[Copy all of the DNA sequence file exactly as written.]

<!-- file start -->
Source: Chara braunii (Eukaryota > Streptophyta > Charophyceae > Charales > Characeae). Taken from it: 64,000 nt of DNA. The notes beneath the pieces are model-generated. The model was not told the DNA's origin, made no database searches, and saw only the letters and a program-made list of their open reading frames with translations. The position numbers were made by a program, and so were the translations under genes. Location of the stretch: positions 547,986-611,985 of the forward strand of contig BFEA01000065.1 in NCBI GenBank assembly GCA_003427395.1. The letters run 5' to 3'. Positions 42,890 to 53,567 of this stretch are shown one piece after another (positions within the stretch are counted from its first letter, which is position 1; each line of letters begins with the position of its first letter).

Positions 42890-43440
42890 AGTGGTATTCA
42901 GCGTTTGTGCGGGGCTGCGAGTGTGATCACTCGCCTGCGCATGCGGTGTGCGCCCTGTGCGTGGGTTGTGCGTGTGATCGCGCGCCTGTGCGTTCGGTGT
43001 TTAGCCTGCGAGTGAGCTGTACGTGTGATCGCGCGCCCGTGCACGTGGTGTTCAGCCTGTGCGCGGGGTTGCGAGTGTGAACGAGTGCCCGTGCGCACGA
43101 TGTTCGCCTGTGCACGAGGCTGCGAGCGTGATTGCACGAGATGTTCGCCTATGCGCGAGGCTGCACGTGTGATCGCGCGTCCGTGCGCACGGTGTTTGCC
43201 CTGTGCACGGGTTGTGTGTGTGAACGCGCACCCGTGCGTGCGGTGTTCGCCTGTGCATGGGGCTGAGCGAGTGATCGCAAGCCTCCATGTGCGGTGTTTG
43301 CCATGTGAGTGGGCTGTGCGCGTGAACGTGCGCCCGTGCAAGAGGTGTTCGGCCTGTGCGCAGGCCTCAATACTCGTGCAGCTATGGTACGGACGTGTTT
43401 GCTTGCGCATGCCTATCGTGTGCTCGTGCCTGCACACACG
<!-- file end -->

Source: Chara braunii (Eukaryota > Streptophyta > Charophyceae > Charales > Characeae). Taken from it: 64,000 nt of DNA. The notes beneath the pieces are model-generated. The model was not told the DNA's origin, made no database searches, and saw only the letters and a program-made list of their open reading frames with translations. The position numbers were made by a program, and so were the translations under genes. Location of the stretch: positions 547,986-611,985 of the forward strand of contig BFEA01000065.1 in NCBI GenBank assembly GCA_003427395.1. The letters run 5' to 3'. Positions 42,890 to 53,567 of this stretch are shown one piece after another (positions within the stretch are counted from its first letter, which is position 1; each line of letters begins with the position of its first letter).

Positions 42890-43440
42890 AGTGGTATTCA
42901 GCGTTTGTGCGGGGCTGCGAGTGTGATCACTCGCCTGCGCATGCGGTGTGCGCCCTGTGCGTGGGTTGTGCGTGTGATCGCGCGCCTGTGCGTTCGGTGT
43001 TTAGCCTGCGAGTGAGCTGTACGTGTGATCGCGCGCCCGTGCACGTGGTGTTCAGCCTGTGCGCGGGGTTGCGAGTGTGAACGAGTGCCCGTGCGCACGA
43101 TGTTCGCCTGTGCACGAGGCTGCGAGCGTGATTGCACGAGATGTTCGCCTATGCGCGAGGCTGCACGTGTGATCGCGCGTCCGTGCGCACGGTGTTTGCC
43201 CTGTGCACGGGTTGTGTGTGTGAACGCGCACCCGTGCGTGCGGTGTTCGCCTGTGCATGGGGCTGAGCGAGTGATCGCAAGCCTCCATGTGCGGTGTTTG
43301 CCATGTGAGTGGGCTGTGCGCGTGAACGTGCGCCCGTGCAAGAGGTGTTCGGCCTGTGCGCAGGCCTCAATACTCGTGCAGCTATGGTACGGACGTGTTT
43401 GCTTGCGCATGCCTATCGTGTGCTCGTGCCTGCACACACG